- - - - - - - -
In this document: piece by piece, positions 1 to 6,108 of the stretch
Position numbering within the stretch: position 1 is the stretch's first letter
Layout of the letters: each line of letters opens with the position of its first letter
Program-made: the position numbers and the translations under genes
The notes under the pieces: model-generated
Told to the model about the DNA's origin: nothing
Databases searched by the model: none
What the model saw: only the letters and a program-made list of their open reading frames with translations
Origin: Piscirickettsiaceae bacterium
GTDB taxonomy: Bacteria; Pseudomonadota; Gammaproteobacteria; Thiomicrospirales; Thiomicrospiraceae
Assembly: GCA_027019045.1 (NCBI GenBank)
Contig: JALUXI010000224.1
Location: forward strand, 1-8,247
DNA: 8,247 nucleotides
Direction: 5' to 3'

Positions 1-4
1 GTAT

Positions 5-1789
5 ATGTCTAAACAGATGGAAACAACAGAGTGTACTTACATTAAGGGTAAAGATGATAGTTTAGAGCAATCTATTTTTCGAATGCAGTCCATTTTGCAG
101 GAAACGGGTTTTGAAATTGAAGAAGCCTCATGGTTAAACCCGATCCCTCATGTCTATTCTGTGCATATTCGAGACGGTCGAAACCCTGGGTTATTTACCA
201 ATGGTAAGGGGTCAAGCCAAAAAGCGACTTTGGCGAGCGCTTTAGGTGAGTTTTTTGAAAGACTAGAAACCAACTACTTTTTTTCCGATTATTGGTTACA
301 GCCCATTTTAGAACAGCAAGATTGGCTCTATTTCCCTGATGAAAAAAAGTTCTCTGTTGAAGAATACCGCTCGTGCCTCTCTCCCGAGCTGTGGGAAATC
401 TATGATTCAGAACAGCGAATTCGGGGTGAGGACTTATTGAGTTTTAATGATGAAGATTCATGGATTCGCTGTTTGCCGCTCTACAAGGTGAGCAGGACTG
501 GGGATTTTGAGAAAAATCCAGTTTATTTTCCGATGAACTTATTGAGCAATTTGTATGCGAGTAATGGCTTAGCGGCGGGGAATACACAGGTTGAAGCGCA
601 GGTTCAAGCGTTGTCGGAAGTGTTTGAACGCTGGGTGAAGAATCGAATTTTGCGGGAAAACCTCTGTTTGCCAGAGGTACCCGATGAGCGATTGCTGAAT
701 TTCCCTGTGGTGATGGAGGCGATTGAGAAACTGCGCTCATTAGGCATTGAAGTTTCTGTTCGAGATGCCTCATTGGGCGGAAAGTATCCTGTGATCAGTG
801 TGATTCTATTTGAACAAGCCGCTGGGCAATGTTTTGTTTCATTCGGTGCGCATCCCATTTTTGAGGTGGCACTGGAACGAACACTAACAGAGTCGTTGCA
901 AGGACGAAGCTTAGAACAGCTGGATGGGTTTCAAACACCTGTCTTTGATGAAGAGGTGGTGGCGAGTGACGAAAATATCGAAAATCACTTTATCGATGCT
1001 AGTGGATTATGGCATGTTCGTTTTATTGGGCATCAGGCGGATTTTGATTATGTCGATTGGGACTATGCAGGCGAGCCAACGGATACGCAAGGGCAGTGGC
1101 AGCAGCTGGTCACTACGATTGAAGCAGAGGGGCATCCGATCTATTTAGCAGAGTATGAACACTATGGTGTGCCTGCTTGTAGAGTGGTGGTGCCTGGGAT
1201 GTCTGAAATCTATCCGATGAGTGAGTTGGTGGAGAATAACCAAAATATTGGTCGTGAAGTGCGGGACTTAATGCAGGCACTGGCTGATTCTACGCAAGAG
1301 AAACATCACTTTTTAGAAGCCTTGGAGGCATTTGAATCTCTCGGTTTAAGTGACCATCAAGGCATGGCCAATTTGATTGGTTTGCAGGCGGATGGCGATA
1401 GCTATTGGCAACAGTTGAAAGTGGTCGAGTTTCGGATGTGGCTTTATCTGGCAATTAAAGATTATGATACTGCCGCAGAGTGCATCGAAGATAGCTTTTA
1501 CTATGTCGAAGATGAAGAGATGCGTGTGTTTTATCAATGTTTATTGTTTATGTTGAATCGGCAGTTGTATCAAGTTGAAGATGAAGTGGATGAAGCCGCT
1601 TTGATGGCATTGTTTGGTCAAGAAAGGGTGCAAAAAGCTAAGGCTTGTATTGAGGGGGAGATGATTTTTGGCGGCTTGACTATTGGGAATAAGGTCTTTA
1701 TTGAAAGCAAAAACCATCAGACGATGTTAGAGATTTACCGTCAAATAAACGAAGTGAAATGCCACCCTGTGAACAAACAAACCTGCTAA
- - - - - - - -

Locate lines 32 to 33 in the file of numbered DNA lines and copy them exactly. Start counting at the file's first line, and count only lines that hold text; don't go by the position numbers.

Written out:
1301 AAACATCACTTTTTAGAAGCCTTGGAGGCATTTGAATCTCTCGGTTTAAGTGACCATCAAGGCATGGCCAATTTGATTGGTTTGCAGGCGGATGGCGATA
1401 GCTATTGGCAACAGTTGAAAGTGGTCGAGTTTCGGATGTGGCTTTATCTGGCAATTAAAGATTATGATACTGCCGCAGAGTGCATCGAAGATAGCTTTTA